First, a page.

Travel provides us with the highest of natural highs – the sights, the experiences, the new people you meet, the new food you try, the fact that drinking beers and cocktails long in to the early hours of the morning is the norm rather than the exception – and so when it comes to the end of it all we can be met with the lowest of crashing lows.
Unless you’re in a position to be location independent and constantly on the go – a lifestyle most of us can only aspire to but one which, I am reliably informed, is not all carefree glamour and hedonistic fun – all of us have our travel experiences come to an end and reality bring us back down to earth with a bump.
So what to do about it? Well, you can wallow and bemoan the fact you’re not able to do the thing you love most again for a while. Or you can try some of these…
The obvious one. Because whilst you invariably lament all of those great travel experiences when you’re back home, you most probably catch yourself missing the uniquely lumpy mattress of your own bed, or the café just down the road that does your cappuccino just the way you like it, or the fortnightly poker nights with the guys from work. We all have regular things in our lives that make us inwardly smile, and it’s time to appreciate those again after having had some time away from them.
Appreciate Home as a Destination
Wherever you live in the world, I can guarantee you that there are people elsewhere in the world who have it on their bucket list. So don’t take it for granted! In fact, one of life’s travel-related pleasures can be to show a fascinated visitor around your home town, or place you live. I live in London and can easily take the fact I do for granted; seeing the wide-eyed look of wonder on a first time visitor’s face teaches me to try not to.
You know how Christmas is as much about the build up as the day itself? I’m not saying that travel is comparable to Christmas or any other major religious holiday or festival, but it’s true that anticipating your travels can make you happy too.. There’s no one way to go about planning a trip – some folks plan everything to the nth degree, others are content to wing it – but just by reading up on a destination, even if you make provisional itineraries only to abandon them later, can also give you that warm, excited, Christmas Day build up feeling.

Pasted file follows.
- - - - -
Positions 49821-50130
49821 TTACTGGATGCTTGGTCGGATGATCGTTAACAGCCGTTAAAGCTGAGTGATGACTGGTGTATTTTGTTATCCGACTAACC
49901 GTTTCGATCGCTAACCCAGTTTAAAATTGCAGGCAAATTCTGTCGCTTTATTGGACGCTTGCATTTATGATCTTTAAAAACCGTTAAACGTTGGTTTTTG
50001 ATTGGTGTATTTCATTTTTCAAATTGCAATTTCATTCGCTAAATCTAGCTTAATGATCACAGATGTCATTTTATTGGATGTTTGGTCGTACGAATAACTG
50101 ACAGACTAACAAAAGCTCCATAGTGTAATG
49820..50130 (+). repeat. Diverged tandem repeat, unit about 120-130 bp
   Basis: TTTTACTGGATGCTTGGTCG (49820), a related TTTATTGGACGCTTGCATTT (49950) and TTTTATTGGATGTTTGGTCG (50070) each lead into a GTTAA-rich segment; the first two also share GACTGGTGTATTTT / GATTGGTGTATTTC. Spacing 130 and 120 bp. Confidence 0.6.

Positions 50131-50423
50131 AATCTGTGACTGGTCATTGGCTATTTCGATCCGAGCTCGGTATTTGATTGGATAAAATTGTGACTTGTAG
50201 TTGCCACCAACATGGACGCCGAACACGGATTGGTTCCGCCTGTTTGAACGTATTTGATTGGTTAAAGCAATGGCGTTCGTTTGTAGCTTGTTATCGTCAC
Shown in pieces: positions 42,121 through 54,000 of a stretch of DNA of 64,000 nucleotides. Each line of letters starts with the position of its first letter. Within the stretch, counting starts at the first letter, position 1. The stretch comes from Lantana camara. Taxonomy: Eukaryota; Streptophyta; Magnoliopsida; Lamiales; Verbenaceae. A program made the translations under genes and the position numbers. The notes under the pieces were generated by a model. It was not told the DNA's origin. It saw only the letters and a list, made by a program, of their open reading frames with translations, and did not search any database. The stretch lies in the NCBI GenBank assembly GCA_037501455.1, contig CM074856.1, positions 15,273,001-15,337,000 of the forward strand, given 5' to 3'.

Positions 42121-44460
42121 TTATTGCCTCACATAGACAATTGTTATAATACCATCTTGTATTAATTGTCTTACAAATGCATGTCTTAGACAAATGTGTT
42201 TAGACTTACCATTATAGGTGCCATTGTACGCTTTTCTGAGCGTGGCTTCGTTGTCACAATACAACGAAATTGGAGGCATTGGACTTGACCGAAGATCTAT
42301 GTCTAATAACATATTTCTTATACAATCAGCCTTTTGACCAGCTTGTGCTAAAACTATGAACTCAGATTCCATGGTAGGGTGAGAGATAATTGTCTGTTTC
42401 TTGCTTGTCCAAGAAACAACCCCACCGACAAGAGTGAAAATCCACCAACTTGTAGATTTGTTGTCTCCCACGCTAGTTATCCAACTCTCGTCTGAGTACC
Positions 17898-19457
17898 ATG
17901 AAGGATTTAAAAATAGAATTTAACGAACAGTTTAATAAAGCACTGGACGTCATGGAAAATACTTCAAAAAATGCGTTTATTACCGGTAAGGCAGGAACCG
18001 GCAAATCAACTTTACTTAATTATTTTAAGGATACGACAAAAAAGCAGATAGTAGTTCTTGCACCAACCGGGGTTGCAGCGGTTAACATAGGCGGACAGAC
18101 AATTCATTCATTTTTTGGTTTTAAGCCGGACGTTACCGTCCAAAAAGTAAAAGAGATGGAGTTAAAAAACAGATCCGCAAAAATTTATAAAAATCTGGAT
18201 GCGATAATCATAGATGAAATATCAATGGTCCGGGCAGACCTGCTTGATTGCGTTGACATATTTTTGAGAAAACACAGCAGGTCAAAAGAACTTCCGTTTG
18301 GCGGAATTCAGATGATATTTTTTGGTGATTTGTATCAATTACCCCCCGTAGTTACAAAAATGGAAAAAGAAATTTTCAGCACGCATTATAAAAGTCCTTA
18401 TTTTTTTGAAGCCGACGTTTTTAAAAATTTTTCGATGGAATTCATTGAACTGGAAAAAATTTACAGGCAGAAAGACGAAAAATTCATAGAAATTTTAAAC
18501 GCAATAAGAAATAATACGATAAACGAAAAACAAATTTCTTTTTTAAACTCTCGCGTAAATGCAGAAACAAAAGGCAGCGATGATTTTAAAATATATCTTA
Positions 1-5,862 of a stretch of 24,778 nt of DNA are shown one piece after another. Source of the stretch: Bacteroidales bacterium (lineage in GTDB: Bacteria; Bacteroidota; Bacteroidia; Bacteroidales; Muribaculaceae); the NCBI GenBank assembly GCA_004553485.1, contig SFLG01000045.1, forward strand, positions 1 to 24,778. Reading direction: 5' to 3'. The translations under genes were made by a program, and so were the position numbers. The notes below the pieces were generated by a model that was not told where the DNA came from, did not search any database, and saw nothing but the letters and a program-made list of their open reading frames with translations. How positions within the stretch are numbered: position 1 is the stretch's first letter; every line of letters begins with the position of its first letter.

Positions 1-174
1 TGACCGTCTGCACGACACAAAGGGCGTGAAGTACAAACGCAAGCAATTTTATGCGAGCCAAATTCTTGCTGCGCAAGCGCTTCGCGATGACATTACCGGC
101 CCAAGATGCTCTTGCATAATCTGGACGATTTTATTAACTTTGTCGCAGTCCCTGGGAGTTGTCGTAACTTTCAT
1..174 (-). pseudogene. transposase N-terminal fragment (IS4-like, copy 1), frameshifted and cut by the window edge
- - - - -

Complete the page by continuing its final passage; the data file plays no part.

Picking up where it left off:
The more you read…
“The books transported her into new worlds and introduced her to amazing people who lived exciting lives. She went on olden-day sailing ships with Joseph Conrad. She went to Africa with Ernest Hemingway and to India with Rudyard Kipling. She travelled all over the world while sitting in her little room in an English village.” Roald Dahl, Matilda
Reading books, my friends, can make you think and feel in a way that no other form of art can. The private discourse between author and reader has the power to create near transcendental experiences in the reader’s mind. In the sense of travel, it can fire your imagination about places around the world; this is true of both fiction and, oh yes, travel writing. Reading is also a great boost to one’s empathy, which rather neatly brings me on to…
There’s no getting around the fact that travel is often an inherently selfish activity and, like it or not, left to our own devices we are essentially left with our own thoughts. All. The. Time. That’s why reading, with its clever trick of pulling you out of your own headspace, is one way to spend time with thoughts other than your own. You can be as selfish as you like with what you get up to at home of course, but it’s not healthy and is probably the root cause of the post travel blues in the first place. Instead, actively seek out your friends and find out what they’ve been up to (rather than you talk at them about your wonderful travels the whole time). Perhaps consider doing some voluntary work to also gain an insight in to the experiences of others, and put yours in perspective. It will help you realise that…
There’s More to life than Travel
Travel is undoubtedly my favourite thing. I make sacrifices and plan a lot of my life around it. But that doesn’t mean it takes over my every waking moment. To have any one particular thing take over your whole life borders on obsession and is not healthy. So whether it’s flying a kite, collecting coins, learning to snowboard, playing the piano or any other number of things you can do that you enjoy, immersing yourself in other interests is a sure fire way to get over those post-travel blues.
How do you deal with the post travel blues?